The great thing about this game in the first half was the stinginess of the Packers' defense (especially against the run), while the Packers' offense suddenly became deadly efficient, scoring on all 5 drives of the first half (not counting running out the clock at the end of the half). All of the things I wanted to see took place in that first half: quick release passes, more emphasis on the running game, much less dancing around in the pocket waiting for something to open up.

So what exactly happened in the second half? Was it more of the "kill the clock offense" and "prevent defense" that I have complained about in past years? In watching the game a second time, my answer is, "yes and no." On offense, they certainly ran the ball more than they usually do, but on the other hand, they were getting first downs that way, so it wasn't exactly the dreaded "run, run, pass, punt." On defense, they weren't playing the traditional, everybody deep sort of prevent defense, but there is no question that they switched more to a loose zone coverage defense in the second half, in an effort to prevent most long gains. You can certainly say that the overall strategy worked: they won the game. And the Lions never had the ball with the chance to tie the game, as the Packers were able to run out the final 3:34 after the Lions scored to make it 34-27. But is is frustrating watching a 28 point lead almost get away from the Packers. I would like to see a little more aggressiveness, on both sides of the ball, at least part of the way into the third quarter.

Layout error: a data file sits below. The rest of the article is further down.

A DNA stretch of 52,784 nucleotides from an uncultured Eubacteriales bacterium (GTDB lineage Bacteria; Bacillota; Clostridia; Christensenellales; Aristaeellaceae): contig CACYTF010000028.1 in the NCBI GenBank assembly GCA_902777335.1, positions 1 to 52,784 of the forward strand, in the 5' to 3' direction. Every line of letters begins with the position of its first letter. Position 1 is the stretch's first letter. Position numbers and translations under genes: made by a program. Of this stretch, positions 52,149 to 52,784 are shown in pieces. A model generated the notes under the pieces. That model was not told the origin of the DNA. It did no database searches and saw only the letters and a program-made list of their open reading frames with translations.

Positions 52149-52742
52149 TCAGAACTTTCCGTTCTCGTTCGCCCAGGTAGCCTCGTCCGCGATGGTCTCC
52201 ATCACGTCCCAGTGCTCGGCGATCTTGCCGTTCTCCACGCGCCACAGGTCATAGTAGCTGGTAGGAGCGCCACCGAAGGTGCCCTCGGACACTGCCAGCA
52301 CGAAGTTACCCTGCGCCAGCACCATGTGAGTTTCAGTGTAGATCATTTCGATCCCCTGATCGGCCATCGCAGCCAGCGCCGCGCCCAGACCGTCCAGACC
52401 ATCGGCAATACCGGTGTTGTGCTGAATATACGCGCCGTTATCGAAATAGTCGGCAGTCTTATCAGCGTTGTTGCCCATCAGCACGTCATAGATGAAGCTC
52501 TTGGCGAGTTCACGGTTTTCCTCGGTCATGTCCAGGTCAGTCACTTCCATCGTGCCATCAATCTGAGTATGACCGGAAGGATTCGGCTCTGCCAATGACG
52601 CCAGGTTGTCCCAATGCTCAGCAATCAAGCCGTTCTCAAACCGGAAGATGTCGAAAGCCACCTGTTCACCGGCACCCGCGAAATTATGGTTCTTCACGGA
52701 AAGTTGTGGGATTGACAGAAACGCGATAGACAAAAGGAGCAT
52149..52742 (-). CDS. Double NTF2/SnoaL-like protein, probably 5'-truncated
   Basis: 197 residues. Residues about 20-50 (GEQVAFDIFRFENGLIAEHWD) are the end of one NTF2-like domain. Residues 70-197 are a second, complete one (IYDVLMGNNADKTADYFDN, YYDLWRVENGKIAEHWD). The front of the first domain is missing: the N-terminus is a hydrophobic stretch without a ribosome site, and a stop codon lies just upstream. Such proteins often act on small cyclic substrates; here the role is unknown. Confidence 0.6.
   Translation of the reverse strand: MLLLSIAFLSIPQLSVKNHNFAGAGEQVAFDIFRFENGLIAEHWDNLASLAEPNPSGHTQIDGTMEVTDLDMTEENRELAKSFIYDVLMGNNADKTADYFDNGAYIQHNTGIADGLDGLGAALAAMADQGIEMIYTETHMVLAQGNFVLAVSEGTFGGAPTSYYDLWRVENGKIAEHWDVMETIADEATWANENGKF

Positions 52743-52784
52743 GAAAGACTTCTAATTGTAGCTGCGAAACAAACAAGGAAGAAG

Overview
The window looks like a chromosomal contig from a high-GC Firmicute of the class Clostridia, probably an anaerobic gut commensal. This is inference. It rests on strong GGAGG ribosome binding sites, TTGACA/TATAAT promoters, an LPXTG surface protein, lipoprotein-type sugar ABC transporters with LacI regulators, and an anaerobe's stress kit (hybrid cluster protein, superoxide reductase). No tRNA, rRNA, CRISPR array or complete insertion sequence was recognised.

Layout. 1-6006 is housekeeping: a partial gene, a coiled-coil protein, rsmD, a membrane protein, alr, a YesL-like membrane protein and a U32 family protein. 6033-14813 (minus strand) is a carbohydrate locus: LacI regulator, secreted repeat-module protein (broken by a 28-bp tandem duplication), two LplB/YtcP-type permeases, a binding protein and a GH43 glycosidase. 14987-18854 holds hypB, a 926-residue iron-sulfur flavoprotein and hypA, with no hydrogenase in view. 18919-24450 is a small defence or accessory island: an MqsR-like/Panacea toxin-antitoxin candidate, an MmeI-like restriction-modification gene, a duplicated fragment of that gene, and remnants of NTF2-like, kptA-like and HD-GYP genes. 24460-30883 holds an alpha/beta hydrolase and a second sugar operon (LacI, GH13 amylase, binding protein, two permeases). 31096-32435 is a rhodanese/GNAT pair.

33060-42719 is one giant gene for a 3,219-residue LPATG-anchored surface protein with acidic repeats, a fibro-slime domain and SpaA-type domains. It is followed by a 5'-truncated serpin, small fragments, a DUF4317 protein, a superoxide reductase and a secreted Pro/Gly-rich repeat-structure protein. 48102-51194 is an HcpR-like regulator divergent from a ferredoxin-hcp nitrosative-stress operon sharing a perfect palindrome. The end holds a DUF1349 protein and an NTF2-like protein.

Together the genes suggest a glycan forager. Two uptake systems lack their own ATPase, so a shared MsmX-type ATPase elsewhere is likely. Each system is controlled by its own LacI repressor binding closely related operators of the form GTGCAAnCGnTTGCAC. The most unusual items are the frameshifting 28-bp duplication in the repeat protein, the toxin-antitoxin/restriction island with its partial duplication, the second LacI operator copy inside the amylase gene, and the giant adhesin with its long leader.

Well, the unusual 4 game home-stand now continues with the Giants coming to town on Sunday night. The Giants have done lots of damage to the Packers over the last 10 years, but I think this time will be different. The Giants were pretty well dismantled by the Vikings on Monday night. While that probably says more about the Vikings potentially being the real deal than it says about the Giants, the Giants certainly have their problems, especially on defense. And it is now clear that if you succeed in getting under Odell Beckham's skin, he will effectively take himself out of the game. I look forward to another Packers win Sunday night.  I certainly expect that the game will be more entertaining, and more enlightening, than the debate between two pathetic candidates that will be showing at the same time.